Guinness Cake: Pour yourself a stout - for baking


With annual St. Patrick's Day celebrations cropping up across the globe this Friday, revelers in both homes and businesses are preparing Irish-themed meals and stocking up on a staple of the day: Irish beer, particularly the signature Celtic brew, Guinness Stout.

According to local bakers like Natasha Garder Littrell, the manager of Dorset Rising, an eclectic Northshire caf and bakery in Dorset, Vt., they're setting few bottles to the side in their kitchens.

"But not to pound them down," laughed Littrell as she monitored a tray of cookies in her oven.

"Guinness is going to be a key ingredient in several cakes," Littrell said. "Along with the traditional Guinness chocolate cake, this year we are working on a coffee cake with stout cream. I'm looking forward to a big piece myself."

Littrell said that the effects of Guinness on baked goods varies, but in general, "it intensifies the chocolate taste, but adds a bitter hint that some like, that can be tempered with other ingredients, such as orange."

South of the border in Williamstown, Mass., Karen Gosselin, owner of the Spring Street Market and Caf , is also prepping for the celebration of green cheer and leprechauns this Friday.

With her own stash of Guinness Stout in the kitchen ready to go, she was gearing up her own version of the Guinness chocolate cake, and agreed with Littrell's assessment on the effect of the brew.

"Oh, yes, absolutely, it's not St. Patrick's Day unless we bake a few things with Guinness, especially the chocolate cake," Gosselin said at the end of a long day, while laying the holiday recipes out before her.

Gosselin also said she will be making some dark chocolate cupcakes with Bailey's Irish Cream frosting, but the cake will be her centerpiece for a customer's sweet tooth.

"The beer really gives you a deep dark richness in the chocolate," Gosselin said. "It makes things incredibly moist with the yeast and the Guinness. When you have this cake, it intensifies the chocolate experience. Deep is definitely the best word for it."

Gosselin said the cake matches up well with coffee and milk, but for her liking, ice water is the best to drink with it because it "allows the complete flavor of the cake to come through unadulterated."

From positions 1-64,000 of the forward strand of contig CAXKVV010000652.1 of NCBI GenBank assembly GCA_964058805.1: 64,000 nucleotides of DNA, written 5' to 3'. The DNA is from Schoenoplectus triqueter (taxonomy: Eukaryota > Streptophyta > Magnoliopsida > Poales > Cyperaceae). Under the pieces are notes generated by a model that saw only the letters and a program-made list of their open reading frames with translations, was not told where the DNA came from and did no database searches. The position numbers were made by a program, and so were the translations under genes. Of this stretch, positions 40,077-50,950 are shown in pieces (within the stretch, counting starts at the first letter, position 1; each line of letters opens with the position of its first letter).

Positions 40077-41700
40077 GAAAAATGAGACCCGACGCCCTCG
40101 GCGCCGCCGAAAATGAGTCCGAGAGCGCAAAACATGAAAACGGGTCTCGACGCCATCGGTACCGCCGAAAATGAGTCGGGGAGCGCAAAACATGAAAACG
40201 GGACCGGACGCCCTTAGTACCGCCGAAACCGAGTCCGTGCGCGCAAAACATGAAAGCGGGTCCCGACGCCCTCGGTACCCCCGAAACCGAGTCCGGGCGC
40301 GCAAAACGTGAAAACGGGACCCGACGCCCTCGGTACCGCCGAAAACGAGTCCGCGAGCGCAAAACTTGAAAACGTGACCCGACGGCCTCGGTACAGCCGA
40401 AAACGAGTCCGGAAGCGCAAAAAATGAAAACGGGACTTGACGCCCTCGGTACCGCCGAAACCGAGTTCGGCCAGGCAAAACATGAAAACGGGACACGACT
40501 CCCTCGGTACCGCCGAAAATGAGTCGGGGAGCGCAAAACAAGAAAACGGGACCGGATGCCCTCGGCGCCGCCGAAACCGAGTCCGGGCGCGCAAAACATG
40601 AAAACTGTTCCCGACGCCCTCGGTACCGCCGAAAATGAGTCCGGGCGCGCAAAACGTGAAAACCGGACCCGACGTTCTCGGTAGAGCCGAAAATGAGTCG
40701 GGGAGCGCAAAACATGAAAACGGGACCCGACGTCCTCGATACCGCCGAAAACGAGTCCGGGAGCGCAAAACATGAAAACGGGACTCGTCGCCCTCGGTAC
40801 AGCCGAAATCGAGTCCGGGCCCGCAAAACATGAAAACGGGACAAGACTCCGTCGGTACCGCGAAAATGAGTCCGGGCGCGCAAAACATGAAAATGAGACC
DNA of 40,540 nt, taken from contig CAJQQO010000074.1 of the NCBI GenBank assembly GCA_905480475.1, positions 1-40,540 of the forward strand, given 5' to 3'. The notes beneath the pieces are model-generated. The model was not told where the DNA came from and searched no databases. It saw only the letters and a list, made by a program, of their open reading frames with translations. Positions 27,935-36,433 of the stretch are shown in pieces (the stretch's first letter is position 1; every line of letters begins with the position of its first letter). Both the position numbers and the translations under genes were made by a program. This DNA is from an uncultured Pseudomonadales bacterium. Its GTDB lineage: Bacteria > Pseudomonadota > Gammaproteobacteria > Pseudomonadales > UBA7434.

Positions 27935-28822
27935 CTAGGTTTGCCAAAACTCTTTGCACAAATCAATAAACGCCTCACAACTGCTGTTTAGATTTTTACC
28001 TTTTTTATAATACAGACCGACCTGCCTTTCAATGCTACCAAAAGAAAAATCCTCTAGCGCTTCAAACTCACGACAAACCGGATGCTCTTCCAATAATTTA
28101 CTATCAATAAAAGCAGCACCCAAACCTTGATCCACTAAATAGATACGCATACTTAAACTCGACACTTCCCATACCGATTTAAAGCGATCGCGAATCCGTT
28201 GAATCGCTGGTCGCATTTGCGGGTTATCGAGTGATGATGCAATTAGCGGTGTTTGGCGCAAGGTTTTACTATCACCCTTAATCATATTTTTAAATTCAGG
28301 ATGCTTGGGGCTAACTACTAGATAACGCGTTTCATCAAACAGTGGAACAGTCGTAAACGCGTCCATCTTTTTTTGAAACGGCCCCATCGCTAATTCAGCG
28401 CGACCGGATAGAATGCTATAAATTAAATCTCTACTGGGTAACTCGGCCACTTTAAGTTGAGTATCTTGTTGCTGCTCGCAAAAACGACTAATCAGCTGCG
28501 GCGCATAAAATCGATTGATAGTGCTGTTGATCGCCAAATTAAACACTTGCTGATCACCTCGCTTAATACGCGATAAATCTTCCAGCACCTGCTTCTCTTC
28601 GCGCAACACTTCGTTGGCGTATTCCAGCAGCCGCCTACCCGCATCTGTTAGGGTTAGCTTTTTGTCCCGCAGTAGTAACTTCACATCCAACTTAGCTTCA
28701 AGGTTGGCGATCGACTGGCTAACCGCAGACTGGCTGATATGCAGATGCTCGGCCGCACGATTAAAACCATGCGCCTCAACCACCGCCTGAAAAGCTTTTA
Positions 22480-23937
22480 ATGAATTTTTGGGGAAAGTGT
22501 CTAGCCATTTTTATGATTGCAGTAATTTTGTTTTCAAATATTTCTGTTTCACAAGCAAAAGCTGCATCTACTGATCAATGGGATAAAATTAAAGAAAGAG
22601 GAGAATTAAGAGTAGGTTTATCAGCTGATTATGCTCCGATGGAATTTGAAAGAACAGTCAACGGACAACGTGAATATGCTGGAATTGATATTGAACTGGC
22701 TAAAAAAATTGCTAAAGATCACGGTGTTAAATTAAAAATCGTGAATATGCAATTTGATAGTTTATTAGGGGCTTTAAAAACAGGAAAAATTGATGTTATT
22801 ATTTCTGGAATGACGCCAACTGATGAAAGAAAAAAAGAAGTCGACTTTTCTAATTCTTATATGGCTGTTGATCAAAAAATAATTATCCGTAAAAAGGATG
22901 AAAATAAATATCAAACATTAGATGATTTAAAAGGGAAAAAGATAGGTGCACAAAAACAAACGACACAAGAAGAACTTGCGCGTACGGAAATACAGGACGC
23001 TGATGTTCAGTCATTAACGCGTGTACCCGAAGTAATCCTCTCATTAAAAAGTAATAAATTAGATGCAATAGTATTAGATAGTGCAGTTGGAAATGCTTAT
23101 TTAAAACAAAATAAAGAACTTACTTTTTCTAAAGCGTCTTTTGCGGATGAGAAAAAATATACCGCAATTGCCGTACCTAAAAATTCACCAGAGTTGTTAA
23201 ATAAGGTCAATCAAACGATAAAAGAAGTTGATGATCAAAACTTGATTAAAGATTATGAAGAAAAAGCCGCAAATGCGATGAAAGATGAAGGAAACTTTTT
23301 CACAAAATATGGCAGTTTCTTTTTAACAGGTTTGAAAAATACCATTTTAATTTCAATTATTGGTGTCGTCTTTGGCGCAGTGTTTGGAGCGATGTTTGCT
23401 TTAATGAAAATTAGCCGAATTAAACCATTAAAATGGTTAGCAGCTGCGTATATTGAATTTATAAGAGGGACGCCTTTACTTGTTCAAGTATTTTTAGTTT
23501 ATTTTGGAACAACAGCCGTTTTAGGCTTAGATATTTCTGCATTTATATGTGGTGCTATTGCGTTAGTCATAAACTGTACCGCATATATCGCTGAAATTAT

Back north of the border, Littrell was also asked about an accompaniment for Guinness-baked goods and with no hesitation blurted out:

"Why, Bailey's, of course!"

Irish coffee cake with Guinness Stout cream

(Courtesy of Natasha Garder Littrell)


4 oz unsalted butter

4 oz sugar

1 cup cake flour

1 1/4 teaspoon baking powder

Pinch of salt

3 teaspoons Medaglia Doro instant espresso powder

2 tablespoons hot water

2 large eggs

Coffee syrup

1 cup water

8 oz sugar

Medaglia Doro Instant Espresso Powder to taste

Irish whiskey

Guinness cream

2 cups whipping cream

2 tablespoons Irish whiskey

2 tablespoons Guinness

2 oz sugar


Preheat the oven to 350 degrees F

Butter and flour an 8 inch cake pan

Cream the butter and sugar until light and fluffy. Add the eggs one at a time and beat after each until light.

Dissolve the instant espresso in the hot water and mix gently in.

Sift the cake flour, salt, and baking powder and fold into the cake mixture until incorporated.

Bake for 20 to 30 minutes until the cake just begins to pull away from the side of the pan.

Cool and de-pan onto a wire rack.



Boil the sugar and water for 1 minute until the syrup begins to look clear. Add the espresso powder to taste. Add the Irish whiskey and Guinness after the syrup cools slightly.

Brush on the cooled cake until the top 1/4- to 1/2-inch of the cake is saturated.



Whip the cream with sugar. When soft peaks form add the Irish Whisky and Guinness and continue whipping until stiff peaks form.

Serve the cake with a dollop of cream or spread the cream in fluffy mounds on top of the cake according to your preference.

Guinness Stout chocolate cake recipe

(Courtesy of Karen Gosselin)



2 cups stout (such as Guinness)

2 cups (4 sticks) unsalted butter

1 1/2 cups unsweetened cocoa powder (preferably Dutch-process)

4 cups all purpose flour

4 cups sugar

1 tablespoon baking soda

1 1/2 teaspoons salt

4 large eggs

1 1/3 cups sour cream



2 cups whipping cream

1 pound bittersweet (not unsweetened) or semisweet chocolate, chopped



Preheat oven to 350 F. Butter three 8-inch round cake pans with 2-inch-high sides. Line with parchment paper. Butter paper. Bring 2 cups stout and 2 cups butter to simmer in heavy large saucepan over medium heat. Add cocoa powder and whisk until mixture is smooth. Cool slightly.

Whisk flour, sugar, baking soda, and 1 1/2 teaspoons salt in large bowl to blend. Using electric mixer, beat eggs and sour cream in another large bowl to blend. Add stout-chocolate mixture to egg mixture and beat just to combine. Add flour mixture and beat briefly on slow speed. Using rubber spatula, fold batter until completely combined. Divide batter equally among prepared pans. Bake cakes until tester inserted into center of cakes comes out clean, about 35 minutes. Transfer cakes to rack; cool 10 minutes. Turn cakes out onto rack and cool completely.

For icing:

Bring cream to simmer in heavy medium saucepan. Remove from heat. Add chopped chocolate and whisk until melted and smooth. Refrigerate until icing is spreadable, stirring frequently, about 2 hours.

Place 1 cake layer on plate. Spread 2/3 cup icing over. Top with second cake layer. Spread 2/3 cup icing over. Top with third cake layer. Spread remaining icing over top and sides of cake.

Reach award-winning freelance journalist Telly Halkias @TellyHalkias.


If you'd like to leave a comment (or a tip or a question) about this story with the editors, please email us. We also welcome letters to the editor for publication; you can do that by filling out our letters form and submitting it to the newsroom.

Powered by Creative Circle Media Solutions